That's what people really wanted. Horror icons. Ideally horror icons clashing with each other. And if Universal weren't planning to match them up (outside of 1313 Mockingbird Lane) and Hammer certainly weren't - I’ve never read anything suggesting even the possibility of Christopher Lee's Count meeting Peter Cushing's Baron - then someone else would have to do it. After all, the monsters themselves were public domain. In the early 1970s, it seemed like Dracula vs Frankenstein films pitting the two icons monstruo-a-monstruo were very much like buses: you wait ages for one and then three come along at once.
      First was Paul Naschy’s Dracula vs Frankenstein, in which a bunch of aliens attempt to conquer Earth using classic monsters, including Frankenstein, Dracula, the Mummy and Naschy's signature werewolf character Waldemar Daninsky. Utterly daft and shot in less than a week, this was really double-roled Naschy fulfilling his ambition to play a Karloff-style Frankenstein Monster. There was also Al Adamson’s Dracula vs Frankenstein featuring a very ill-looking J Carroll Naish in a wheelchair as Dr F, plus an even sicker-looking Lon Chaney Jr as 'Groton the mad zombie'. A cameo-packed cast included Forry Ackerman, Angelo Rossito and Russ Tamblyn, the lab equipment was from The Bride of Frankenstein and the UK VHS release (as Return of Dracula) featured the wildest and least relevant picture ever, full of invading armies and swooping fighter jets!
      Finally there was Jess Franco's Dracula vs Frankenstein aka Dracula, Prisoner of Frankenstein, with Franco regular Howard Vernon as the Count and a Frankenstein monster which skirted the limits of Universal's copyright, plus a very poorly Dennis Price (as Dr F) and a werewolf too. The film gained a degree of notoriety in the early 1990s when it was shown late-night on ITV, possibly the only Franco film ever to receive a UK terrestrial broadcast. Like many horror fans I sat up late to watch what promised to be seriously bonkers and like many fans I was completely unprepared for how bonkers it was. That was the only time I have ever heard a continuity announcer sound genuinely confused and embarrassed. Perhaps someone with an off-air recording could confirm this but I’m sure the poor bloke doing Central's late-night continuity said, over the end credits, 'Well, erm, I suppose some of you might have enjoyed that'.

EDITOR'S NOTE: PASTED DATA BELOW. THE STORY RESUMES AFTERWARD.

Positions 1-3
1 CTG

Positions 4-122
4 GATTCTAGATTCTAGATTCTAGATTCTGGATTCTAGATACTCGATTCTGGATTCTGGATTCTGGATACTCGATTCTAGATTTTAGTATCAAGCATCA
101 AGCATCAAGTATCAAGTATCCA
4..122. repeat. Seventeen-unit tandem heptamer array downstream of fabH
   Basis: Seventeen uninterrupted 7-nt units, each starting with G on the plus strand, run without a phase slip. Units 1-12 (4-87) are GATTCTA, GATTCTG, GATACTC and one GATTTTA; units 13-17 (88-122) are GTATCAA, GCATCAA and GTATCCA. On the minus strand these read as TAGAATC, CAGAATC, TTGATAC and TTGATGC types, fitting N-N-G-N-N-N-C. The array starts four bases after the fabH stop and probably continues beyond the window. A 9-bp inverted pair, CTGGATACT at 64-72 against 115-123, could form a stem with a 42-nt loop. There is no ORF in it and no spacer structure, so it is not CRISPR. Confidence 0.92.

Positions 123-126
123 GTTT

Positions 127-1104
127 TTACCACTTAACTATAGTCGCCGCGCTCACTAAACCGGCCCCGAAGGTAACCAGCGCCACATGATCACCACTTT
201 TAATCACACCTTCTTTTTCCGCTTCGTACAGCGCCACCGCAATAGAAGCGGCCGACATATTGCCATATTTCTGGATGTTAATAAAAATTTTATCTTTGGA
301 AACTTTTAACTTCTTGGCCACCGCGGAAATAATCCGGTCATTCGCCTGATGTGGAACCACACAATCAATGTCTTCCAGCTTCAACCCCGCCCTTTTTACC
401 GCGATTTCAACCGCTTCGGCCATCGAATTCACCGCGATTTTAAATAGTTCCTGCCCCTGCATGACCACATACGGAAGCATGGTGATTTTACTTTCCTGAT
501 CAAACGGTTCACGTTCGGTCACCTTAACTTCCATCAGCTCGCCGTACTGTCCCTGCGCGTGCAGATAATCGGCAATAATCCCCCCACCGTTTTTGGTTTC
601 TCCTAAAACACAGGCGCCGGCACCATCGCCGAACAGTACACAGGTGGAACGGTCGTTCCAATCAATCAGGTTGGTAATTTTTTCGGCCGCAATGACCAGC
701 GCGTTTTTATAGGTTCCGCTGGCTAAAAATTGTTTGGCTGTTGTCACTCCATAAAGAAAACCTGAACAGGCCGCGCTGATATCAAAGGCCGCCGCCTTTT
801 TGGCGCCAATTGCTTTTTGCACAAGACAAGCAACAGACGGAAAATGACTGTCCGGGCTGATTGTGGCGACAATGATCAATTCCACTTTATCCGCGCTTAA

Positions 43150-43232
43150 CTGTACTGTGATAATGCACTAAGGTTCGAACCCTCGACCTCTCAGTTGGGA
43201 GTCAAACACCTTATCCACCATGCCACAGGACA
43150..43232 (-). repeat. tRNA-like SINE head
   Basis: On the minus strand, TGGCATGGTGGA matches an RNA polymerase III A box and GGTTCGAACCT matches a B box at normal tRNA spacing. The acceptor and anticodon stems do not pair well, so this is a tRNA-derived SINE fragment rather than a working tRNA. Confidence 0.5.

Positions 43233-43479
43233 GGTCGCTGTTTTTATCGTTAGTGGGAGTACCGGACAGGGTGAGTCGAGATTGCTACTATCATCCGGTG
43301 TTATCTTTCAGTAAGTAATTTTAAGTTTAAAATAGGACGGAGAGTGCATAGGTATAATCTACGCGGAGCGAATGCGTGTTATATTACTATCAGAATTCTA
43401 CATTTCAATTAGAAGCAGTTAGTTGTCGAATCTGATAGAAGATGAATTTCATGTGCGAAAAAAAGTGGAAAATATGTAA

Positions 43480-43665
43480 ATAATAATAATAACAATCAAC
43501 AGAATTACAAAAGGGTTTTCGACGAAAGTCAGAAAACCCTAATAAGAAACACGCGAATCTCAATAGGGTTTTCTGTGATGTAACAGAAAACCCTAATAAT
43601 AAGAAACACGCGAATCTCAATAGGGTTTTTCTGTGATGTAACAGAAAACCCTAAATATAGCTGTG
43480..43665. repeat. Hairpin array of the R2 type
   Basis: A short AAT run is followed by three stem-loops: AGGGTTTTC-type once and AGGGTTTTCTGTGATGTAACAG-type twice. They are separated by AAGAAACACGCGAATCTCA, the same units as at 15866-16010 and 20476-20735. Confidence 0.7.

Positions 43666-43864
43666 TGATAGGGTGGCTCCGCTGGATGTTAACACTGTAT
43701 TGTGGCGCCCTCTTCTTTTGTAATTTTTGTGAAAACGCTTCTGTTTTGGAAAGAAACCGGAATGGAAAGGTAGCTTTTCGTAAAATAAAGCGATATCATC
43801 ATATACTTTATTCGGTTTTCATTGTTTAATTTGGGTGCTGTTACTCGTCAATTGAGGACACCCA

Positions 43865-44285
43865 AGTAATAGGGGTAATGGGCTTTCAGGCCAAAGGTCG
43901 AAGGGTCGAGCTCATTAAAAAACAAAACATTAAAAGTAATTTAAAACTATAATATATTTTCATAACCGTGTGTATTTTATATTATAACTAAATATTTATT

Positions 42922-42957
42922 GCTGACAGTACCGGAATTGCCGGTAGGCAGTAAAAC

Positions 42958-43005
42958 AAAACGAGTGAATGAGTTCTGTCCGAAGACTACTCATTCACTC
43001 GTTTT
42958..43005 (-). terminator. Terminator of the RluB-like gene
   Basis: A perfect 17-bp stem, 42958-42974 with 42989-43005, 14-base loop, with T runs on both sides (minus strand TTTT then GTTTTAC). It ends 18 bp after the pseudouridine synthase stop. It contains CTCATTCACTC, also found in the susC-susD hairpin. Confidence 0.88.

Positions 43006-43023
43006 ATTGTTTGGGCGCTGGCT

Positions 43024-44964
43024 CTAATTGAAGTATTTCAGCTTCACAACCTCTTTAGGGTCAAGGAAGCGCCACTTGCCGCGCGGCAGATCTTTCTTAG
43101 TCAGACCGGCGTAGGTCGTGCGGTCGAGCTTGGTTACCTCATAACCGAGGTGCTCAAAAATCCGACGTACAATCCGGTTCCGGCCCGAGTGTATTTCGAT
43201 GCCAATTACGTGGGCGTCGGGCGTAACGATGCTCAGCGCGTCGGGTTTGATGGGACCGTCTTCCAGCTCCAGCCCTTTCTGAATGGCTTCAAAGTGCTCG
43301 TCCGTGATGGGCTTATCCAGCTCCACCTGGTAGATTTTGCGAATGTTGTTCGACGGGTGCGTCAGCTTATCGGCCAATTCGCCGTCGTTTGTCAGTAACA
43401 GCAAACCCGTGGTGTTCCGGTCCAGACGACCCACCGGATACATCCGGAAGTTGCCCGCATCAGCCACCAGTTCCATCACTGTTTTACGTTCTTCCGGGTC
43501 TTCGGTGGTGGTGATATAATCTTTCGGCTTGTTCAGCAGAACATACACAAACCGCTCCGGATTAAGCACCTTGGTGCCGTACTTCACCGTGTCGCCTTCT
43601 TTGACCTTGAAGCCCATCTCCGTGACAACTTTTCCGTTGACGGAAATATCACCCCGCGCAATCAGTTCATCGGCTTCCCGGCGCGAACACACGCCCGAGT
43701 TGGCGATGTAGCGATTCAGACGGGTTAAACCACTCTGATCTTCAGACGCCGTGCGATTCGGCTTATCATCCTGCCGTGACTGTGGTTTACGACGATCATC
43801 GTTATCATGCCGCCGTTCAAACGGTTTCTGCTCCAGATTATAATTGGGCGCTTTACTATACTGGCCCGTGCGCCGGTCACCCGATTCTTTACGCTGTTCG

Come back next month for a look at how Vs/Meets films have been reinvented in recent years.

MJ Simpson has been writing since he found out which end of a pencil makes a mark. After editing sci-fan club mags he spent three years on the staff of SFX and helped to launch Total Film before switching to freelance work for Fangoria, Shivers, Video Watchdog, DeathRay and other cult movie magazines. He has a number of scripts in development and has been working on his third book, a biography of 'Bride of Frankenstein' Elsa Lanchester, for a very long time, but he promises to have it finished soon (-ish). Mike lives in Leicester with his wife, Mrs S, and his young son, TF Simpson. By day he edits the university's website and in the evenings he edits MJSimpson.co.uk. He should probably get out more.